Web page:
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    New Evidence Linking Air Pollution to Congenital Defects

    Air Pollution from FactoryExposure to air pollution, especially among urban populations, can cause significant health problems. Children, the elderly, and individuals with impaired respiratory systems are especially sensitive to the effects of exposure to ozone, nitrogen dioxide, sulphur dioxide, and particulate matter found in air pollution. Now a new study from researchers at Tel Aviv University adds to the growing evidence of the negative effects of polluted air, finding that high exposure to air pollution increases the risk of congenital birth defects.

    Published in the journal Environmental Research, the nationwide study is the first to examine the association between different modes of conception-assisted reproductive technology (ART) versus spontaneous conception (SC) and the risks of exposure to air pollution to each.

    Explains Professor Liat Lerner-Geva of TAU’s Sackler Faculty of Medicine and School of Public Health and the Gertner Institute for Epidemiology and Health Policy Research:

    “Our results suggest that exposure to higher levels of air pollution during pregnancy is associated with various adverse pregnancy outcomes. While our study mainly followed SC infants, we also had the opportunity to assess a small sample of pregnancies that were conceived through ART, and observed a higher impact of air pollution – particularly with regard to ozone exposure. This is clearly a uniquely susceptible population that should be further explored.”

    For the present study, the researchers analyzed data on 216,730 babies born in Israel between 1997 and 2004. The researchers also obtained air pollution data including levels of sulfur dioxide (SO2), particulate matter (PM10), nitrogen oxides (NOx), and ozone (O3) from air monitoring stations. The researchers then used a geographic information system to assess exposure to air pollution during both the first trimester and the entire pregnancy for each mother according to her place of residence.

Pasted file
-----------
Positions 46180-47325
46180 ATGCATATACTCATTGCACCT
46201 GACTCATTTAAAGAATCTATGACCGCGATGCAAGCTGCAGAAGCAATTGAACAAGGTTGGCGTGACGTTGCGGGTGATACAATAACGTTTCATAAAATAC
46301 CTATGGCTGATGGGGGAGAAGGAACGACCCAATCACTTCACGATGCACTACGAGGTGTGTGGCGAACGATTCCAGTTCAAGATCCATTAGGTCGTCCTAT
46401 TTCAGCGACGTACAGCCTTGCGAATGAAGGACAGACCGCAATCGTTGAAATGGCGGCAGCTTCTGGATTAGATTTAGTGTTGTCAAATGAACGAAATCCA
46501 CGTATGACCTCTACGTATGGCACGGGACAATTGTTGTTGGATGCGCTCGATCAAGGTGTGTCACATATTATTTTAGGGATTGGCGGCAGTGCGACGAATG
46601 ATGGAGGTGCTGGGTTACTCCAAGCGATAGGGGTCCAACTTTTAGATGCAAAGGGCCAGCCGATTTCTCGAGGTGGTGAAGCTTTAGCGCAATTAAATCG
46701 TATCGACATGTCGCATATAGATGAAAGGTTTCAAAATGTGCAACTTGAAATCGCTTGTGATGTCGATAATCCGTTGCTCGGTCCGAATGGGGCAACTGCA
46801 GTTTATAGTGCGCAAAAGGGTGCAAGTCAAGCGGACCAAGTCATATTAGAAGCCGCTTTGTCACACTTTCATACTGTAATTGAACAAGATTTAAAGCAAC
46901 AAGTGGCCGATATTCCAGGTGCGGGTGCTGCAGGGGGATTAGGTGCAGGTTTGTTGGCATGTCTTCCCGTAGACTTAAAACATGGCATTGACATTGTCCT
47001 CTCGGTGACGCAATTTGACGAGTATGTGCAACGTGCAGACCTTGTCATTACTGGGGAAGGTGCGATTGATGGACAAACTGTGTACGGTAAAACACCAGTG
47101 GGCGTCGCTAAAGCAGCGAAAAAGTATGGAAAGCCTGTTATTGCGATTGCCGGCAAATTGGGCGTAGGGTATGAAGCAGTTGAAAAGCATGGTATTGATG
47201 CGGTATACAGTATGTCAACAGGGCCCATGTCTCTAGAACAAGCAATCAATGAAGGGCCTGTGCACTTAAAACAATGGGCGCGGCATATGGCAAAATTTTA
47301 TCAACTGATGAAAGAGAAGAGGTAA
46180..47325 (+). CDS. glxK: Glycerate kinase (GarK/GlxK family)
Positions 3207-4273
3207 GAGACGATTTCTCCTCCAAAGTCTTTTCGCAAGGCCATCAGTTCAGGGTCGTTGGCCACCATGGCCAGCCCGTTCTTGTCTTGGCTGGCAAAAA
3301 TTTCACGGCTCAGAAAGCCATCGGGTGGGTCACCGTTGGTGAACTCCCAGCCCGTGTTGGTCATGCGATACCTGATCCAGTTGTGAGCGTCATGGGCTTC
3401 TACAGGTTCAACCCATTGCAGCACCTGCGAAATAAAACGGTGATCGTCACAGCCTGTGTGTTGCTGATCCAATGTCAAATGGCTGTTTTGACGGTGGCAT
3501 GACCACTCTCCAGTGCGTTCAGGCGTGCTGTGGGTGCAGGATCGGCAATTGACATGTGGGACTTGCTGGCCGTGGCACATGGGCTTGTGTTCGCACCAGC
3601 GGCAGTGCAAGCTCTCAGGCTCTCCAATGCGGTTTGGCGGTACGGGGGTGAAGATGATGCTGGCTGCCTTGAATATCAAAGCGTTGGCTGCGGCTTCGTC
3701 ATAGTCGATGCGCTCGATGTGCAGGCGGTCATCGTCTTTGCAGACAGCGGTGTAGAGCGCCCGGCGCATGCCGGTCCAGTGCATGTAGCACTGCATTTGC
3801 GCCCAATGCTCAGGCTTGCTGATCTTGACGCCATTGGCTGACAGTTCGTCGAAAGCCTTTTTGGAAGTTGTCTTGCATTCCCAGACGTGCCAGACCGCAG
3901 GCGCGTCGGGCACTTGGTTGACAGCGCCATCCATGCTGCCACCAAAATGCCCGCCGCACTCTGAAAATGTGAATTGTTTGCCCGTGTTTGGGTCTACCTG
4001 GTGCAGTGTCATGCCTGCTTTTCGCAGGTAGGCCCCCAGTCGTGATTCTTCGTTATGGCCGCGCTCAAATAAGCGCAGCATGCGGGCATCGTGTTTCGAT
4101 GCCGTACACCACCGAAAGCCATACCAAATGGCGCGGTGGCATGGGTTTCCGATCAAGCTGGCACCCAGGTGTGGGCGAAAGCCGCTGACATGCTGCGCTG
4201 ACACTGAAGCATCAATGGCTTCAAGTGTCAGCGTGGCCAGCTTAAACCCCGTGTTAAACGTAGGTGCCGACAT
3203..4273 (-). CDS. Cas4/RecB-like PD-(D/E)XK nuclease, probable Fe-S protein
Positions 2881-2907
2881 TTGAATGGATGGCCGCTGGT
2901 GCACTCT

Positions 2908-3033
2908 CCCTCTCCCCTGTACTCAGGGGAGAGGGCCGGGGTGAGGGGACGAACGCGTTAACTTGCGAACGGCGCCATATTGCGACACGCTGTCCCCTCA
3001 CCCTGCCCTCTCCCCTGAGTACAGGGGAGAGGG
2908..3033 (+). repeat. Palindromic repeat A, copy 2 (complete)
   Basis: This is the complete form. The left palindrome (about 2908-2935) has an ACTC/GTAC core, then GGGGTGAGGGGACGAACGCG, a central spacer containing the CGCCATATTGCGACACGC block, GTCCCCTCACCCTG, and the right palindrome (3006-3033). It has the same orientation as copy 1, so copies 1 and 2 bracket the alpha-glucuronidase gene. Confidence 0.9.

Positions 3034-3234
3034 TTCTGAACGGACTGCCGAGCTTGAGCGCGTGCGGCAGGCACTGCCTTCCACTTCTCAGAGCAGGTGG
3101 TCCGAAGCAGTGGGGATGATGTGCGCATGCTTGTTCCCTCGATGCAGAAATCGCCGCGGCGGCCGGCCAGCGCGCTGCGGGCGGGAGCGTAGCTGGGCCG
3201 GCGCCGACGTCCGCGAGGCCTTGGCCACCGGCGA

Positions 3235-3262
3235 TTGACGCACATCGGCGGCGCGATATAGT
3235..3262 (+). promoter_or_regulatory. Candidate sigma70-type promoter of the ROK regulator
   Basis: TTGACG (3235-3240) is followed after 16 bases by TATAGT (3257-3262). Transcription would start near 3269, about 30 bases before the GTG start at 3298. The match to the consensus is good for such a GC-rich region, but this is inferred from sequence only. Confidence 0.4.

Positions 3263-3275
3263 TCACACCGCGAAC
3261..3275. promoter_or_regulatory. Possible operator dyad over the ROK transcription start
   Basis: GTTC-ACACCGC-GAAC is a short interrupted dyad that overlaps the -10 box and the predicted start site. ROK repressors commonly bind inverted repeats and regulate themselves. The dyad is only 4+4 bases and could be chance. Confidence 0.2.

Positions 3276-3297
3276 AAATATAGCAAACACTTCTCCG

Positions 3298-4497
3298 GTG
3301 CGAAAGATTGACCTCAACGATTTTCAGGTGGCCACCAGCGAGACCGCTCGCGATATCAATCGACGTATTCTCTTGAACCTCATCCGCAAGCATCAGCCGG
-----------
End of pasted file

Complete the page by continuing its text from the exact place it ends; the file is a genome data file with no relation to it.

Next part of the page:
According to the study, exposure to PM10 and NOX pollutants throughout a a full-term pregnancy increases the risk of congenital malformations with specific defects evident in the circulatory system (from PM10 and NOX exposure) and genital organs (from NOX exposure). Exposure to SO2 and O3 in ART pregnancies also increased the risk, although not significantly, of birth defects.

    In other words, exposure to air pollution increases the risk of congenital birth defects, adding to the growing body of evidence of the harms of polluted air.

    Adds Professor Lerner-Geva:

    “Considering the worldwide decline in fertility, and the increasing number of children born through ART treatments, our findings about their increased risk of congenital malformations are very relevant. It is essential we continue to evaluate this unique population.”

    Another recent study concluded that children born to mothers living in areas with high levels of fine particulate matter during pregnancy have a significantly increased risk of autism compared to children born to mothers living in areas with low levels of fine particulate matter.

    References

    New Evidence Links Air Pollution to Congenital Defects: http://www.medicalnewstoday.com/releases/287416.php
    Smoke Signals: New Evidence Links Air Pollution to Congenital Defects: https://www.aftau.org/weblog-medicine–health?=&storyid4704=2143&ncs4704=3

    Image Credits

    Air Pollution from Factory: http://www.freeimages.com/photo/1441957

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